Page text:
All posts in “Linguistics”

#GeekReads: 5 Quick Reads that Made Us Smarter

In this week’s #GeekReads: brain size and extinction risk; chocolate on the brain; impulses towards retribution; the online spread of Ebola fears; the legacy of Harper Lee.

Extinction vulnerability. Surprisingly, animals with larger relative brain sizes may face greater risk of extinction. From Stanford University via Futurity

A chocolate a day. Regularly eating chocolate may help the brain retain mental sharpness. From Tom Jacobs via Pacific Standard.

Crime & Punishment. A philosopher offers a different vision for our country’s justice system, less based on punishment, and more on rehabilitation and empathy. From Neil Levy via Aeon.

Snowballing stress. With the help of the Internet, stress and fear have the ability to spread faster and further than other emotions. From Adrienne Berard via Nautilus.

Take a walk in someone else’s skin. Harper Lee’s To Kill a Mockingbird reflects a respect not just for the arc of history, but for the hope that it does indeed bend toward justice. From Megan Garber via The Atlantic.

 

Tweet us your #GeekReads at @w0nderlab.

Image: flickr/Ken Teegarden CC BY-NC-ND 2.0

Viewmaster

#GeekReads: 5 Quick Reads that Made Us Smarter

In this week’s #GeekReads: replaying rewarding memories; writing the good and bad; cross-language brain interaction; animating the immigration debate; beyond “victimhood.”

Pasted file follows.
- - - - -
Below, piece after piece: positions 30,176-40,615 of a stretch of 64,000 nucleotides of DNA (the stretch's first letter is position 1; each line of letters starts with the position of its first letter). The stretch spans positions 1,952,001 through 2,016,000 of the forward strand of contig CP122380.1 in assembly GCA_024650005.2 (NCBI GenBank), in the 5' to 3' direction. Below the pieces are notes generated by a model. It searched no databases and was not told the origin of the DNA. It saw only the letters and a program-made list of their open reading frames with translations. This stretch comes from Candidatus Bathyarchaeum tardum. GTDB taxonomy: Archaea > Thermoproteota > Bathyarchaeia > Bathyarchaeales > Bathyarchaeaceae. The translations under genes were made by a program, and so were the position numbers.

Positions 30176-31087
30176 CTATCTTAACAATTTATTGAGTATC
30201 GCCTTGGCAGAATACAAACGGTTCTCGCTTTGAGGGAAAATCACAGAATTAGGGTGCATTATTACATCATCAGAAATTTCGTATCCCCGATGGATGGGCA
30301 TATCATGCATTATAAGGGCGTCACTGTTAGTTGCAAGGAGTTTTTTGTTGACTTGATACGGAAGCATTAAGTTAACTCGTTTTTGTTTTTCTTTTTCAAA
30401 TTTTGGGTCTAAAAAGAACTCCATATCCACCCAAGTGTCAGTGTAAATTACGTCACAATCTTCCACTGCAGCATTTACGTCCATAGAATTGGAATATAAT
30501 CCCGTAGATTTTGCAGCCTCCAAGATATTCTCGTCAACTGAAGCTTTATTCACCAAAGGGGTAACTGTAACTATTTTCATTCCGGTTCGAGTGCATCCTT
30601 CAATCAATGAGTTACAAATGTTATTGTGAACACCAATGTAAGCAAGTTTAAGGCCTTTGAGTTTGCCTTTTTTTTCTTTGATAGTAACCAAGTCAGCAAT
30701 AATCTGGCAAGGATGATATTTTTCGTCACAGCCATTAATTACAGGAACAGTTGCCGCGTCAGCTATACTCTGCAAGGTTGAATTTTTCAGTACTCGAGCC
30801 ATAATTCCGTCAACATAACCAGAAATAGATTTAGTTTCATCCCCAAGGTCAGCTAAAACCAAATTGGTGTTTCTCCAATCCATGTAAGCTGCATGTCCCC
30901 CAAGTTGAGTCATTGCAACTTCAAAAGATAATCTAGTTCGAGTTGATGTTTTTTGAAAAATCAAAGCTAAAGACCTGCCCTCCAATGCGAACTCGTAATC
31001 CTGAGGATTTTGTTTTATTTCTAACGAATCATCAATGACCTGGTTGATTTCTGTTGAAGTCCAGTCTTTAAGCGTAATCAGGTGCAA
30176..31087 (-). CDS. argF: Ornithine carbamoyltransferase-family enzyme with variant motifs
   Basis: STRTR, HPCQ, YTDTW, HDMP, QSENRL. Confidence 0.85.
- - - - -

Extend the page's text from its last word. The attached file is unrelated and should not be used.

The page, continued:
Memory loop. Our brain replays memories of rewarding situations as we rest. From University of California, Davis via Psy Post.

Escaping “likability.” Author Tony Tulathimutte talks about getting away from writing “good,” morally upstanding protagonists. From Joe Fassier via The Atlantic.

Bilingual brains. Learning two languages reshapes the structure and networks in the brain. From Penn State via Psy Post.

Bordertown. A new animated show, set in the fictional Southwest, uses satire and comedy to explore opposing sides of the immigration debate. From Mandalit del Barco via NPR.

Transcending the “victimhood” narrative. One migrant shares his story of prolonged, painful initiation that shaped the man he is today. From Sarah Menkedick via Aeon.

 

Tweet us your #GeekReads at @w0nderlab.

Image: flickr/Geof Wilson CC BY-NC-ND 2.0

Martin Luther King Jr mural in classroom

#GeekReads: 5 Quick Reads that Made Us Smarter

In this week’s #GeekReads: lessons on social justice; generational shifts in thinking; how experiencing pain can increase empathy; non-verbal communication; catching friendly germs.

More than “a Dream.” Educators and activists advocate a fresh, more comprehensive approach to teaching about the black civil-rights movement and Martin Luther Kings, Jr.’s life. From Melinda Anderson via The Atlantic.

Cultural psychology. A study of British Bangladeshi migrants finds that migrant thinking styles can shift toward non-migrant thinking styles after just one generation. From Alex Mesoudi and Kesson Magid via The Conversation.

I feel your pain. Experiencing personal pain makes us more likely to feel sympathetic and understanding towards others’ suffering. From Danielle Levesque via Psy Post.

Ugh. Our brains recognize emotions conveyed through non-verbal vocalizations faster than emotions conveyed through words. From McGill University via Psy Post.

Community microorganisms. A new study found that the more chimpanzees interacted socially, the more their gut bacteria resembled each other’s. From Nathan Collins via Pacific Standard.

 

Tweet us your #GeekReads at @w0nderlab.

Image: flickr/Joe Goldberg CC BY 2.0

Porcupines cross the road

#GeekReads: 5 Quick Reads that Made Us Smarter